Hot Water Cornbread made the old school way with corn meal, salt, butter, and hot water; fried to golden perfection.

Watch me make this hot water cornbread from start to finish!


There are some simple recipes that in order for you to truly appreciate, you have to grow up eating them. Like eating buttered bread sprinkled with sugar, or homemade snow ice cream. You need the nostalgic piece connected to it.

That’s how I feel about hot water cornbread made the old-school way. It’s nothing fancy, just cornmeal, salt, butter, and hot water.  But when I taste these crisp fried patties today, I’m right there in Grandma Barbs’ living room. We’re both eating hot water cornbread crumbled up in a bowl of milk while watching Wheel of Fortune and calling out letters.

We were the only two people in the house that liked cornbread crumbled in milk so it made it extra special for me. I’ll never forget this memory or the hot water cornbread connected to it.

easy hot water cornbread recipe

What is hot water cornbread?

Hot water cornbread is a dish that dates back to the early Native Americans and enslaved Africans. It consists of cornmeal, salt,  fat (usually butter or animal fat), and boiling water.  Once you mix all of these ingredients together, it creates a soft dough. This dough is then formed into patties and fried in hot oil/fat until golden.

The results are a crunchy cornmeal patty that’s crisp on the outside and fluffy on the inside! Hot water cornbread was popular during the Great Depression since they were quick, simple, filling, and cheap.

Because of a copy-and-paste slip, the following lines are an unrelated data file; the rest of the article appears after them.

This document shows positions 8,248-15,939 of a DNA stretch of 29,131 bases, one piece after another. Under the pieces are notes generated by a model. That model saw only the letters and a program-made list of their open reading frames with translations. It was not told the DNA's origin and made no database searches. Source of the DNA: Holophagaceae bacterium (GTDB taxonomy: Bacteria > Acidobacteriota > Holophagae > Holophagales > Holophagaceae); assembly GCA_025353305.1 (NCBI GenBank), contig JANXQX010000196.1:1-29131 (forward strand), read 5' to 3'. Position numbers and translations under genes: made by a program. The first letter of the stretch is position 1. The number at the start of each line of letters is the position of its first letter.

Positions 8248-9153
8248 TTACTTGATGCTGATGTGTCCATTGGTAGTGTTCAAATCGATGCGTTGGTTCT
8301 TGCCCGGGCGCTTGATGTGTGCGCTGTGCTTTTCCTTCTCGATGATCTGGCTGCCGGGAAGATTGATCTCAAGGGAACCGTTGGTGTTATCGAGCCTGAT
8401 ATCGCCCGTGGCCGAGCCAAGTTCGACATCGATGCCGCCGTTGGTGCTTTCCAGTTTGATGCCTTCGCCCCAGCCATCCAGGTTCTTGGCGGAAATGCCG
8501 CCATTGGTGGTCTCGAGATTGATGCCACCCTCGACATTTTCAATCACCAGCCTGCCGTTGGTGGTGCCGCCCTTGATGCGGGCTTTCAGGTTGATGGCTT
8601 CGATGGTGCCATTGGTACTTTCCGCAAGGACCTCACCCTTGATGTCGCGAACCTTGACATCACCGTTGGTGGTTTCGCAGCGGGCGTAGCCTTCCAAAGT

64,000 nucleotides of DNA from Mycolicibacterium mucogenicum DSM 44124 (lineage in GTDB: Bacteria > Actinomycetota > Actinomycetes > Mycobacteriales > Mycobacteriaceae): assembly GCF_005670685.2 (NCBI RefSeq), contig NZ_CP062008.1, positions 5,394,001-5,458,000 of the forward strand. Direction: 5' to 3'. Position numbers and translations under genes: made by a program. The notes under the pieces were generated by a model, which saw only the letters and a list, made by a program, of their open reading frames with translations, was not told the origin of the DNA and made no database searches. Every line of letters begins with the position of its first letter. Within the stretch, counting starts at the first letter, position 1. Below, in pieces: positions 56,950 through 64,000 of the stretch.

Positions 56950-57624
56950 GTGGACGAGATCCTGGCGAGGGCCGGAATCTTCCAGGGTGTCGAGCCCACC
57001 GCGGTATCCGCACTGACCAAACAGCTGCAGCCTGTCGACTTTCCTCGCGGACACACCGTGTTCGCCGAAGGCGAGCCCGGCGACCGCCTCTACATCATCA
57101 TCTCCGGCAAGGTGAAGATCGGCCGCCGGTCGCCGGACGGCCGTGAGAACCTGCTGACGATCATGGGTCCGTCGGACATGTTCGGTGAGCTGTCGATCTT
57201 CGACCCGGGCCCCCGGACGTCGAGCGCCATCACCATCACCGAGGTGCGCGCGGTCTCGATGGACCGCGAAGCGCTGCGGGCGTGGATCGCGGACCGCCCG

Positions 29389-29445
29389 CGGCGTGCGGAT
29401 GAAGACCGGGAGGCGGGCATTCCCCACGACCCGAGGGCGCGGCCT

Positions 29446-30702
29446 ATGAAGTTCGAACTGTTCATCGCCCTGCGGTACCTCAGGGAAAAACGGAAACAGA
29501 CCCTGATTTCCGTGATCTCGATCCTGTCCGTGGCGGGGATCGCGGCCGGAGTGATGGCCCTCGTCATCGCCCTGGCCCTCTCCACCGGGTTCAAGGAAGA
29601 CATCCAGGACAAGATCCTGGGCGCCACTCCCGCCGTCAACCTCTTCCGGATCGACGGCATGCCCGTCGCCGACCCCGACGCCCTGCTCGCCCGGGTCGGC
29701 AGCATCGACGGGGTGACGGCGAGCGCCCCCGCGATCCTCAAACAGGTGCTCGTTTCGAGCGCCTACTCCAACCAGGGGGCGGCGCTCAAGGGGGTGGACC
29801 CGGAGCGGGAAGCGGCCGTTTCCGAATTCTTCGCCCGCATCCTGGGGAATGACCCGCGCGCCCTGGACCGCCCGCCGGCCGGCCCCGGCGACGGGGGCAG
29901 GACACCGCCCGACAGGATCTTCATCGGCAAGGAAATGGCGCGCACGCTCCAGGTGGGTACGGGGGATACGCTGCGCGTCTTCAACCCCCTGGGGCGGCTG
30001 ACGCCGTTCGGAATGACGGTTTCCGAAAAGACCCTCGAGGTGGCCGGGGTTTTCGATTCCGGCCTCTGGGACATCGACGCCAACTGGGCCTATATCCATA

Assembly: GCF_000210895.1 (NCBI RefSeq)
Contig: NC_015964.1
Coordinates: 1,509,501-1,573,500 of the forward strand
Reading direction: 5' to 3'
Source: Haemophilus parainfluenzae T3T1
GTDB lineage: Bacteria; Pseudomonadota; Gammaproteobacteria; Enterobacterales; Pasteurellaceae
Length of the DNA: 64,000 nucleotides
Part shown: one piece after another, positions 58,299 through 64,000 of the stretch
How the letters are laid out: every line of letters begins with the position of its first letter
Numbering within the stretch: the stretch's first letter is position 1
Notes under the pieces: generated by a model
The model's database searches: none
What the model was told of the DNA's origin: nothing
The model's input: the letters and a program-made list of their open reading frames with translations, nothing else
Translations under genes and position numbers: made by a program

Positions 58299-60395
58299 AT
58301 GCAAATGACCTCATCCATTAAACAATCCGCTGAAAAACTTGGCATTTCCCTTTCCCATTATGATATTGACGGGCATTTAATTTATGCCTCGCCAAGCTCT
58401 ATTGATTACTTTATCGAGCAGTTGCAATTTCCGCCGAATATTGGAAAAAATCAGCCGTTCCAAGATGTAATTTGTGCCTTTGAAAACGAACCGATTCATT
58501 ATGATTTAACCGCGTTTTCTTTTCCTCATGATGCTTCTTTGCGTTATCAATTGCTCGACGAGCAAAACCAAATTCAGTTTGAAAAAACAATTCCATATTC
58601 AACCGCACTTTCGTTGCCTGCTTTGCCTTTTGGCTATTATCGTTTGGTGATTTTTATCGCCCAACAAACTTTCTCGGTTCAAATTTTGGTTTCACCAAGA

If you grew up in the South, you’ve probably had hot water cornbread although it may have been called by a different name and consisted of more ingredients.

We use to call it “black people’s cornbread” lol. You can read more about the history of the different types of cornbread here.

hot water cornbread recipe

Two Types of Hot Water Cornbread

I feel like there are two types of hot water cornbread. The old-school version and the upgraded version.

The old-school version- The recipe I’m sharing with you today is the old-school version. It produces a rustic patty with a mild flavor. It’s best served with a bold meal or with flavored butter or jam if eaten as a snack. It’s as bare bones as it comes. This is how I was taught to make it by my Grandma Barb who was taught by her mother Benia.  

The updated version- This version is usually the one that is cooked in many Southern kitchens today. It uses a self-rising cornmeal mix, sugar,  butter, or oil, and sometimes extra salt or baking powder. It produces a more traditional cornbread-like flavor which is delicious eaten plain or with a savory meal.

southern hot water cornbread -1

 Ingredients

Cornmeal: Fine ground white or yellow cornmeal works best. I like to use fine ground yellow cornmeal as it seems to have more flavor, and texture and I just love the yellow color. Be sure that you get plain cornmeal and not the cornmeal mix which contains flour and other leavening agents if you plan on making it the old school way.

Salt: This is pretty much the only flavoring to the cornbread. Other seasonings can be added like garlic powder, onion powder, and herbs. But just salt is perfect for basic hot water cornbread.

Unsalted Butter: Adding a bit of fat to the mix helps add a bit of flavor and makes the dough easier to handle. You can use butter, ghee, bacon grease, or whatever fat you prefer. I LOVE this with butter because it gives it a slight buttery flavor as if it has buttermilk in the dough.